Growing tea: essential conditions

During a tour of the Institute of Himalayan Bioresource Technology, Dr Rakesh Kumar reminded those I’d brought with me on the trip of the essential conditions required to grow tea: acidic soil (pH 4.5 to 5.5), temperatures between 15°C and 32°C, and abundant rainfall (around 1,500 mm per year). Of course, altitude, sunlight and gradient also influence the way the plants behave.

I’ve chosen this photo to illustrate gradient. It is without doubt in the Himalayan foothills that I encounter the steepest mountainsides. With copious rainfall and well-drained soil, it’s a tea plant’s dream location!

 


Posted in Country : Nepal by François-Xavier Delmas | Tags : , ,

Under the Himalayan clouds

blog-03-07-2015

During a heatwave you must remember to stay hydrated. You need to drink frequently. You can also cool your face, with a wet cloth or a facial mist. As for me, I like the original version of mist – it’s called the Himalayas. It is cool there, especially at this time of year, when clouds full of monsoon rain gather above your head.

 


Posted in Country : Nepal by François-Xavier Delmas | Tags : ,

An amusing combination

blog-06-02-2015

The beliefs of some do not prohibit the humour of others. While I’m often attracted to religious places because of their emotional force or architectural beauty, I generally don’t have too much time for religion. While I was out walking somewhere in the Himalayas, I spotted these Buddhist prayer flags (on the top line) alongside some laundry hung out to dry (bottom line). This juxtaposition caught my eye and I instantly took out my camera in order to record this amusing combination. A local woman watched me from her doorstep, bemused, as I took photos of her underwear.


Posted in Country : Nepal by François-Xavier Delmas | Tags : ,

Darjeeling: the dream and the reality

This is a rather idyllic view of Darjeeling: a charming town with plenty of green space, spread out among the tea plantations in the Himalayan foothills.
The reality is more complex: the city has more than 100,000 inhabitants and spreads out much further than can be seen here. The roads are crumbling, all the city’s water has to be trucked in, and the traffic increases every year, making it very congested.


Posted in Country : India, Places I like in Darjeeling by François-Xavier Delmas | Tags : , , ,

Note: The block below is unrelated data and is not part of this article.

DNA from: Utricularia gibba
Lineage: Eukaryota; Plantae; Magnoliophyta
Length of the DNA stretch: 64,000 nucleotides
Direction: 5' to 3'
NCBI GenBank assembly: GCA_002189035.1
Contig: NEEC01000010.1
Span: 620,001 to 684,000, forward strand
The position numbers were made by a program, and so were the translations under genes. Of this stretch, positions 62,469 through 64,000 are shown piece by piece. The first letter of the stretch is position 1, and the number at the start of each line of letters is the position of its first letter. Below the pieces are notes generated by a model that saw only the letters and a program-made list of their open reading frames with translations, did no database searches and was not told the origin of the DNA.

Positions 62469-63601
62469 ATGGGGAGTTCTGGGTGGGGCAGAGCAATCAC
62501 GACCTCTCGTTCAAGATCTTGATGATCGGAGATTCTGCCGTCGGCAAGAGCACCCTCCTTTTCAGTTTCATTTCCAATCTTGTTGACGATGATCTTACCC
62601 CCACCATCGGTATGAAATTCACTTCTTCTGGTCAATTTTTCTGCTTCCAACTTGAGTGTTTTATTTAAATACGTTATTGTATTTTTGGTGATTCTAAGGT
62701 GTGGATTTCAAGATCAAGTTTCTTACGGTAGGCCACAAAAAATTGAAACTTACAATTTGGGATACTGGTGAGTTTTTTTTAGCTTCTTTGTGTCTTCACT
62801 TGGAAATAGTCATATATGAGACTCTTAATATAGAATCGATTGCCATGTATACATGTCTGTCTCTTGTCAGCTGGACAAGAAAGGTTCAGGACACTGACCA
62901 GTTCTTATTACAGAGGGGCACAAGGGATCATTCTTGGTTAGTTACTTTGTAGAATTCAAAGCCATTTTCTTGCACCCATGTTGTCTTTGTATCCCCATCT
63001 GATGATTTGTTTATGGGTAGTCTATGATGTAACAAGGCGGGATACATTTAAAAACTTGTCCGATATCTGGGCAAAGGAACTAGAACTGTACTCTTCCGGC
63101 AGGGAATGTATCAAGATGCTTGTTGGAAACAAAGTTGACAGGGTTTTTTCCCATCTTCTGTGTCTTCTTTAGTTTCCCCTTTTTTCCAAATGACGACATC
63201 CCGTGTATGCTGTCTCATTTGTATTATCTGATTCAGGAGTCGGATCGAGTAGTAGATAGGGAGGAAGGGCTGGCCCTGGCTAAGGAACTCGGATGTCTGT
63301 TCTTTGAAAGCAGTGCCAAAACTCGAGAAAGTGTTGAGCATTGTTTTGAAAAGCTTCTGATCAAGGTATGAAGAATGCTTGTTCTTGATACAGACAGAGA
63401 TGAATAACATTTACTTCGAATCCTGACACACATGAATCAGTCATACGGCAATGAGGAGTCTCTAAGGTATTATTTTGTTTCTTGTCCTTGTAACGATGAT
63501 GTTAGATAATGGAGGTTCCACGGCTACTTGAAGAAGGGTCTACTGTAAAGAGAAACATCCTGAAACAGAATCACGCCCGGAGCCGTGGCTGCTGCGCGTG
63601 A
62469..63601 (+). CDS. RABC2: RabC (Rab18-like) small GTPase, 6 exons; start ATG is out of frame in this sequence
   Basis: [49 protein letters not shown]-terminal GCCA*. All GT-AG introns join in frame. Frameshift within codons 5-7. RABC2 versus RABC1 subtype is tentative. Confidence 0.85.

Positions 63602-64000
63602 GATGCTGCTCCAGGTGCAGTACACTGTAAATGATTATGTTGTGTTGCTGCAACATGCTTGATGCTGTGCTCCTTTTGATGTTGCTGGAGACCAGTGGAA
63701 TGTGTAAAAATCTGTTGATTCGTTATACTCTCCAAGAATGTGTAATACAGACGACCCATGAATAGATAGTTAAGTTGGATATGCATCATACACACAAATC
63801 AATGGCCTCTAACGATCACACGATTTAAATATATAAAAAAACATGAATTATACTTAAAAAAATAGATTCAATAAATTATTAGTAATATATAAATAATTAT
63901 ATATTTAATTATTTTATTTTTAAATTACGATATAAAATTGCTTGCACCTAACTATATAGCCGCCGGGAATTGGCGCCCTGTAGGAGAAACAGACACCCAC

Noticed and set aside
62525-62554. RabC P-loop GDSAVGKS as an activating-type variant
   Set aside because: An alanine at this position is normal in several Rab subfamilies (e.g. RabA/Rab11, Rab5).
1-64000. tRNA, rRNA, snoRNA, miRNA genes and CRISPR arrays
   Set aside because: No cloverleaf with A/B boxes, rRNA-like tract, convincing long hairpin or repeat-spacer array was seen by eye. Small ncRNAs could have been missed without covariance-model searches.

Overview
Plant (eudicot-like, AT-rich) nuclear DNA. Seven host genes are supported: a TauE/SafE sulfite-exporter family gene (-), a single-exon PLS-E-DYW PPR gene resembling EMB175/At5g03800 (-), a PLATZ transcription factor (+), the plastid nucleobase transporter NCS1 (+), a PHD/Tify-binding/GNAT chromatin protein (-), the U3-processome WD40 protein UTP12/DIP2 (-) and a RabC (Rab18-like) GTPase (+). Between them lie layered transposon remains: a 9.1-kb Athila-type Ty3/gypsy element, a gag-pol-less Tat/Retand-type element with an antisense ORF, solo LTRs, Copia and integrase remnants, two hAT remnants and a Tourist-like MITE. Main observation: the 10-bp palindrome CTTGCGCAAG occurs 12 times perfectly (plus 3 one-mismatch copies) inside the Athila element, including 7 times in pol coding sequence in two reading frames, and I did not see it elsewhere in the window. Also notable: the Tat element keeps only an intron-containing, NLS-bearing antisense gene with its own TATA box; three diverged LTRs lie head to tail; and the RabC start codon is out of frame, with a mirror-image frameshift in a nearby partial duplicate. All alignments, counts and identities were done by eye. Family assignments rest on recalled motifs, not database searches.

A beautiful landscape doesn’t always make a good tea

A beautiful landscape doesn’t always make a good tea. When I come from Bagdogra (India) and start the three-hour ascent into the Himalayan foothills, I love nothing more than stopping and admiring the view once I get through the stifling heat of Siliguri. The land is no longer completely flat, the city has disappeared from sight, the traffic and the horns have calmed down. Goats doze on the roadside. You start seeing far away above the trees and it helps bearing the heat: you suffocate much less when looking at a clear view. With the gentle breeze and the smell of the earth, I always stop walking between the tea plants.

Actually, I must say that they’re not good tea plants. People say that they are Darjeelings, but it’s not quite true: they are just outside the Darjeeling “appellation”, but close enough for dishonest merchants to use them to bulk out the real Darjeelings and cheat the buyers.  This explains how there is four times as much Darjeeling tea sold worldwide than is actually produced.

Never mind, it’s the landscape that is worth admiring here. It is truly magnificent. I’m really attracted to this Terai plain, which used to be a jungle until the British cut down all the trees. People say you sometimes see wild elephants charging around and leopards.  I feel good here, so I walk and walk before continuing on my way to Darjeeling. Why beeing in a hurry when it’s so beautiful around?


Posted in Country : India by François-Xavier Delmas | Tags : , , , , , , ,

The author

François-Xavier Delmas is a passionate globetrotter. He’s been touring the world’s tea plantations for more than 20 years in search of the finest teas. As the founder of Le Palais des Thés, he believes that travelling is all about discovering world cultures. From Darjeeling to Shizuoka, from Taiwan to the Golden Triangle, he invites you to follow his trips as well as share his experiences and emotions.

Articles classified by themes

Blogs on tea in English

Blogs on tea in French

Cooking

Links to Le Palais des Thés

Past travels